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Published on January 29, 2021 07:54 Tags: adventure, farmer, heroines, hunter-gatherer, prehistoric, primitive, women-s-lives

January 16, 2021

Insider Joke Exposed!

I got your note asking who Gascon is. His name is in two of the books. It’s an inside joke – look up Gascon and pigs on google.
Or click here to read all my website blogs.
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Published on January 16, 2021 11:39

January 10, 2021

The Chasseen Legends books.

1st Question from 6th Grade Class:
What food did you eat?
We ate mostly vegetables, nuts and fruit, but also meat. (No one ate meat every day until after World War II). We hunted meat from large animals like deer, boar and beaver or small animals like hares, rats and squirrels. We liked leafy nettles, kale, wild peas and pennywort (like your garlic). We ate burdock (tastes like artichoke). There were almond trees, pine nuts and acorns (after a long soak) that we liked. We ate the flowers of pansy, rose, violet, dandelion, daisy and celandine plants. We ate very colorful food. We grew old varieties of wheat, spelt and barley and we grew or gathered lots of herbs like rosemary, watercress, thyme, basil, sage and tansy. We gathered honey to make bitter foods sweet.
There were some fruits like the strawberry (from trees). They taste bitter, not like your strawberries today. Also, we enjoyed blackberries and raspberries. All plants with white berries are not edible, about half the plants with red berries are safe to eat, but most blue, black and purple berries from plants are edible. Apples, plums and pears were tiny but edible. Some plants were just for fun, like mastic for chewing gum.
There were plants available that you eat today, but we didn’t know about them. Very few of us ate root foods because we didn’t know about digging up roots or sometimes our religious leaders didn’t allow digging up food from beneath the ground because the ground was for burying dead things. We never ate carrots (they were tiny and purple), potatoes (also tiny and purple). We never ate turnips or rutabaga, beets, garlic, onions or radishes.
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Published on January 10, 2021 13:02 Tags: ancient-diet, primitive-food

July 9, 2017

Spreading the News!

I will be on the talking panel at the Emerging Writers Conference in LaGrange, GA. Saturday, July 15 2-5pm.

Also - check out this YouTube review of my book:
http://www. YouTube.com/watch?v=A-yaqO0aJ_Y

See my webpage: AcornsToWheat.com for more places I am appearing!!
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Published on July 09, 2017 17:39 Tags: appearance, reviews, venues, youtube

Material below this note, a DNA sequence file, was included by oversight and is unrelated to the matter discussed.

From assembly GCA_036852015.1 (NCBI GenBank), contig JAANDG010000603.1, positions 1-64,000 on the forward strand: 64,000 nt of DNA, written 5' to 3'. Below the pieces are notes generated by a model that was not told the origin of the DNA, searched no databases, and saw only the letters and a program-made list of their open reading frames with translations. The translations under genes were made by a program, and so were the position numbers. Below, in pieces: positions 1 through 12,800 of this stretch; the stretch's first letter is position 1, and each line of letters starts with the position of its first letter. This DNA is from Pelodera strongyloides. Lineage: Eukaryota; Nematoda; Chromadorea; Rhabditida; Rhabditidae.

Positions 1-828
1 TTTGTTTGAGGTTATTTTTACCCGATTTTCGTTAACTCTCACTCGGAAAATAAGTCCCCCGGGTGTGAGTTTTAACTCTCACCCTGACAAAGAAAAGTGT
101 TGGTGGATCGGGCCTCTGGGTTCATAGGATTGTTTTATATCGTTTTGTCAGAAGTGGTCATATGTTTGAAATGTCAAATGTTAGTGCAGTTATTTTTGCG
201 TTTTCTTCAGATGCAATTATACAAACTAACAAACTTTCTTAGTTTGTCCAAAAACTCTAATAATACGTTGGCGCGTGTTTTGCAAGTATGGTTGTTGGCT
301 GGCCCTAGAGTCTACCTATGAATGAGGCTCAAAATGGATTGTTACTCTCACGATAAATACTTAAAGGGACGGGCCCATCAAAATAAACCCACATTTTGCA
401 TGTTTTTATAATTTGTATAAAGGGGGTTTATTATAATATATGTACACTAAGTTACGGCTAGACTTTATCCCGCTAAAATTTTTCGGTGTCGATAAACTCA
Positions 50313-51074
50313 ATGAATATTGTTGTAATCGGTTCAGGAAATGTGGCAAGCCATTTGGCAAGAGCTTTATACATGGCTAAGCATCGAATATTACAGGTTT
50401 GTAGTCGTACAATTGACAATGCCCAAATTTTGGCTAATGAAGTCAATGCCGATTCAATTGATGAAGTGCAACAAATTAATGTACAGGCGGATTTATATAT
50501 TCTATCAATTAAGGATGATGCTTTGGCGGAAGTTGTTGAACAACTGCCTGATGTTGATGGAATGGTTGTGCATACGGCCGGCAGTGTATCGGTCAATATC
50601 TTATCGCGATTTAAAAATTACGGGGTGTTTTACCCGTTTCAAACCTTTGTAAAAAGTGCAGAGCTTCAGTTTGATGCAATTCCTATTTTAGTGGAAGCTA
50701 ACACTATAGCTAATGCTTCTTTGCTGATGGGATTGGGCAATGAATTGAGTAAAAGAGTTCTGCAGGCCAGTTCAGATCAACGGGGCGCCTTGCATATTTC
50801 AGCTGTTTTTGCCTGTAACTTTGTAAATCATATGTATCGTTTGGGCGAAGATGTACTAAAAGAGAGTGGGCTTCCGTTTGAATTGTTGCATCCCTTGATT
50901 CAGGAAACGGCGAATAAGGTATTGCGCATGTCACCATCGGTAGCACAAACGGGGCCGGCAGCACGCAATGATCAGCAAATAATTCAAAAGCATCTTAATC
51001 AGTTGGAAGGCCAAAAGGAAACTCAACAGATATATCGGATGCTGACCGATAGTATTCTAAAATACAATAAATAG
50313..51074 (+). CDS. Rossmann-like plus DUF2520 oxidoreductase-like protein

April 11, 2017

Ancient Languages

It was not as hard as I thought it would be to find studies of prehistoric languages. I will let you explore how the research was done. I want to discuss the results.
Different languages in Europe evolved from a core language used by a scattered group of people from the mid-6000 B.C. era called the Cardium pottery makers. Their territory covered the Mediterranean coast from Barcelona to Monaco, all of Italy, the Balkan States, Greece and all the way east to India. Most Proto-Indo-European languages, from Celtic to Sanskrit and Germanic to Latin, derived from the shared ancient language of these people.
The evidence shows there are common root words in current European languages. The root words influenced all parts of each languages culture. The common root words for nature include: moon, day, night, wild animal, tree and honey. Common words to describe the body include: eye, chin, jaw, ear and tongue. Relationship words include: brother (meaning a male member of a clan, not just a family male member), sister, mother and father.
All of these words display the aspects of life that were fundamental to ancient peoples. Interestingly, there is no common word for wheel. The wheel was invented long after the Cardium pottery culture fell apart.
Religious words and phrases are: chief of the gods, to pledge oneself, holy forces, poet, poetry, punishment and immortality. Poetry began as a religious art form. One of the most ancient poems in all of Proto-Indo-European languages is "Protect, keep safe, man and cattle". The ancient meaning of cattle being livestock (not just cows).
Another aspect of ancient languages is how they sounded. To study the sound of ancient languages, most research relies on studying primitive cultures still functioning today. There are thousands of ancient niche languages. Unfortunately, a dozen or so become extinct every year. These niche languages are in expected, highly populated regions such as China and India, but also in North America and European countries.